Section 90A FSMA allows for compensation to investors who bought, held or sold securities in reliance on fraudulent statements in, or (dishonest) omissions from certain published information by listed companies.  S.90A requires claimants to meet the fraud standard of liability.

Key Hurdles

In order to bring a claim under section 90A FSMA:

  • The published information (which includes annual reports and accounts, interim results and information published by a recognised information service) must contain untrue and misleading statements, and/or have omitted matters of material fact required to be included within it.
  • One or more persons discharging managerial responsibilities (“PDMR“) in relation to the company must have had the knowledge and/or state of mind required.
  • The claimant must have dealt with the company’s shares in reliance on the published information, and suffered loss in respect of those shares as a result of the untrue and/or misleading statements and/or omission in the published information.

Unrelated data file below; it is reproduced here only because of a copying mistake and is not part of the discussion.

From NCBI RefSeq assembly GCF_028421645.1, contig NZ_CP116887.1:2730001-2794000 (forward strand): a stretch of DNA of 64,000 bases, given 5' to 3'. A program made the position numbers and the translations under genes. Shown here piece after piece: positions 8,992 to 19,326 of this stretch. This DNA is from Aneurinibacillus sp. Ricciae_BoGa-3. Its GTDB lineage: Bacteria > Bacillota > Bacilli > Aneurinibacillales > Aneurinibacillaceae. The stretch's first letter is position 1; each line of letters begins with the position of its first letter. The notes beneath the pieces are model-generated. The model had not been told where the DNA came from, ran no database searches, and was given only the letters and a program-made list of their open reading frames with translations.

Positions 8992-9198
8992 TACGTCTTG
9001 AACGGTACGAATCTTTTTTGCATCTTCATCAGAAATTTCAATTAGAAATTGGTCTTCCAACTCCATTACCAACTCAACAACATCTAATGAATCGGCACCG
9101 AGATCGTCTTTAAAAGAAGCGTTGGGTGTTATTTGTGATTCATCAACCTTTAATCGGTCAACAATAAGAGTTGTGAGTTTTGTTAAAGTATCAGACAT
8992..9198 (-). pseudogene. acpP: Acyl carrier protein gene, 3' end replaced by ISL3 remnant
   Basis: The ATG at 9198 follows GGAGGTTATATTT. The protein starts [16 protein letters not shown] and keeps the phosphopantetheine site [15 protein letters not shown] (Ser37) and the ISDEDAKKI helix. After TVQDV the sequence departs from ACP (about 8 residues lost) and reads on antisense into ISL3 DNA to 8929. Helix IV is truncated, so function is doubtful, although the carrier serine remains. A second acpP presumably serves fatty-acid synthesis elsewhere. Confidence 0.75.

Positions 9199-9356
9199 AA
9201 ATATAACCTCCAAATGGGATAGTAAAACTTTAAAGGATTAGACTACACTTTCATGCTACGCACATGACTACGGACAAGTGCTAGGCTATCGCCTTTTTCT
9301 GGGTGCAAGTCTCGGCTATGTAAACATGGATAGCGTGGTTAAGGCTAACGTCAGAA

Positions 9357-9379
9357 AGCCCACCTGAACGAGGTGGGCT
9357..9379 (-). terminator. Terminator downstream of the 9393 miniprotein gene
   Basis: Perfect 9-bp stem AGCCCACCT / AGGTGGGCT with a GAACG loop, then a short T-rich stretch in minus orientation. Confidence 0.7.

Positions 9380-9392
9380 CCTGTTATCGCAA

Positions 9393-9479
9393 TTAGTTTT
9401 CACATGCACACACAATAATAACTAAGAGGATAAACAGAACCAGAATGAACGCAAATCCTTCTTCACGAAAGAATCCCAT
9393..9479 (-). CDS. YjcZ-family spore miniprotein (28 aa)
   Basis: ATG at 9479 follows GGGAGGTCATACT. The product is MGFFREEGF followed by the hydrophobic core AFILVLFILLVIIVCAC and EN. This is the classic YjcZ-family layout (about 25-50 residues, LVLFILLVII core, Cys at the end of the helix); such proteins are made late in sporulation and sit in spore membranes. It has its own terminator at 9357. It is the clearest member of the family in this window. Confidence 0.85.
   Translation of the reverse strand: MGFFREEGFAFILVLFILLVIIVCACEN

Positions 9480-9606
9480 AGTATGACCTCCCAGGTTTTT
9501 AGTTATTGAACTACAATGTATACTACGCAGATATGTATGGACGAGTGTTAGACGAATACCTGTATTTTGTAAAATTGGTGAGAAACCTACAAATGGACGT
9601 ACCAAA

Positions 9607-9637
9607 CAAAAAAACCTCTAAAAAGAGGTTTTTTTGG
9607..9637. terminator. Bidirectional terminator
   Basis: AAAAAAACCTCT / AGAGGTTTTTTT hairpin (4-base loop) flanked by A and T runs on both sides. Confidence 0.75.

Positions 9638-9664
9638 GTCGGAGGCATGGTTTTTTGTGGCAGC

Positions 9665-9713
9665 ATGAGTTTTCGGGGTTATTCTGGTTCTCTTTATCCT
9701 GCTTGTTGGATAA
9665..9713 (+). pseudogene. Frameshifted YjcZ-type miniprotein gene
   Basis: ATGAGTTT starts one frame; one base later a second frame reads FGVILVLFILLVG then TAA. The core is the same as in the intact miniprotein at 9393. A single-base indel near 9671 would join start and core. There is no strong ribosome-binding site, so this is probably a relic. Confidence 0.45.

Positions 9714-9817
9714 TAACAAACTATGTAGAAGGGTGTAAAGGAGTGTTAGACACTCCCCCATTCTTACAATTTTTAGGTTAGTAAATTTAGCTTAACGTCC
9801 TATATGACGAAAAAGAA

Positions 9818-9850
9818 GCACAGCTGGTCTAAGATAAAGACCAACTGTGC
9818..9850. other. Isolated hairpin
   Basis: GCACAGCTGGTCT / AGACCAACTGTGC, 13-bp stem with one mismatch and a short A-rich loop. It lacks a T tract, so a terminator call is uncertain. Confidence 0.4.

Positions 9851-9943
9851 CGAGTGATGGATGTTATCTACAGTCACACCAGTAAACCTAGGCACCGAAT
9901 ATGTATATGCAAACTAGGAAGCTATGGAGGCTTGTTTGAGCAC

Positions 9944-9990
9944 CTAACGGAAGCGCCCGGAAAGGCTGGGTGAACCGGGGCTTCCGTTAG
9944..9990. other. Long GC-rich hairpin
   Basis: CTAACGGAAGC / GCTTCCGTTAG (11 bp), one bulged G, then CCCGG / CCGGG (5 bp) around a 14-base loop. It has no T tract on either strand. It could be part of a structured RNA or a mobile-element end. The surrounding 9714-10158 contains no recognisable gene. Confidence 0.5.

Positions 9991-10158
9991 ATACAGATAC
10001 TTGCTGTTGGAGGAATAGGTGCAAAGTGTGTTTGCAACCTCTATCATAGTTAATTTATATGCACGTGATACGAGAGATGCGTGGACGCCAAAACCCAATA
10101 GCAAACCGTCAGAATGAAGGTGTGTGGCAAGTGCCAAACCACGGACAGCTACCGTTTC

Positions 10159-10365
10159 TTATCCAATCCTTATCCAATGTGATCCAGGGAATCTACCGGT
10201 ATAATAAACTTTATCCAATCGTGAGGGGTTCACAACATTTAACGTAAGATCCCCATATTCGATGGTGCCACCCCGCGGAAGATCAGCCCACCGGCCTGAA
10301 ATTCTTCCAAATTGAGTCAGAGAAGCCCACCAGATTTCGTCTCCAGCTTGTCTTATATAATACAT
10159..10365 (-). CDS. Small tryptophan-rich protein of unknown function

In practice, the key battles are likely to be over whether a PDMR had the requisite knowledge, and whether a claimant can prove reliance.

In establishing that a PDMR had the requisite knowledge, the claimant must show that:

  • a PDMR knew the statement to be untrue or misleading or was reckless as to whether it was untrue or misleading. In some cases that can raise issues of what the PDMR knew about the fact of the statement itself.
  • the statements must be false or misleading. To make such an allegation requires some appreciation of the actual truth of the matter.
  • PDMRs. The statutory definition of a PDMR[1] is “any director of the issuer (or person occupying the position of director, by whatever name called)“.

It will be interesting to see whether the courts will settle on a narrow interpretation covering just the Board of Directors. In large organisations, there will clearly be a number of people operating at a senior level who may in fact be operating as directors, without formally occupying a board position.

As to reliance, claimants will need to show that they acquired, held or disposed of shares in reliance on the published statements. The key question is the extent to which the misleading statements/ omissions played a part in the investor’s decision to enter the transaction. Ultimately much will depend on the facts of the particular case, and what information an investor (or its relevant agent) looked at when deciding whether to invest.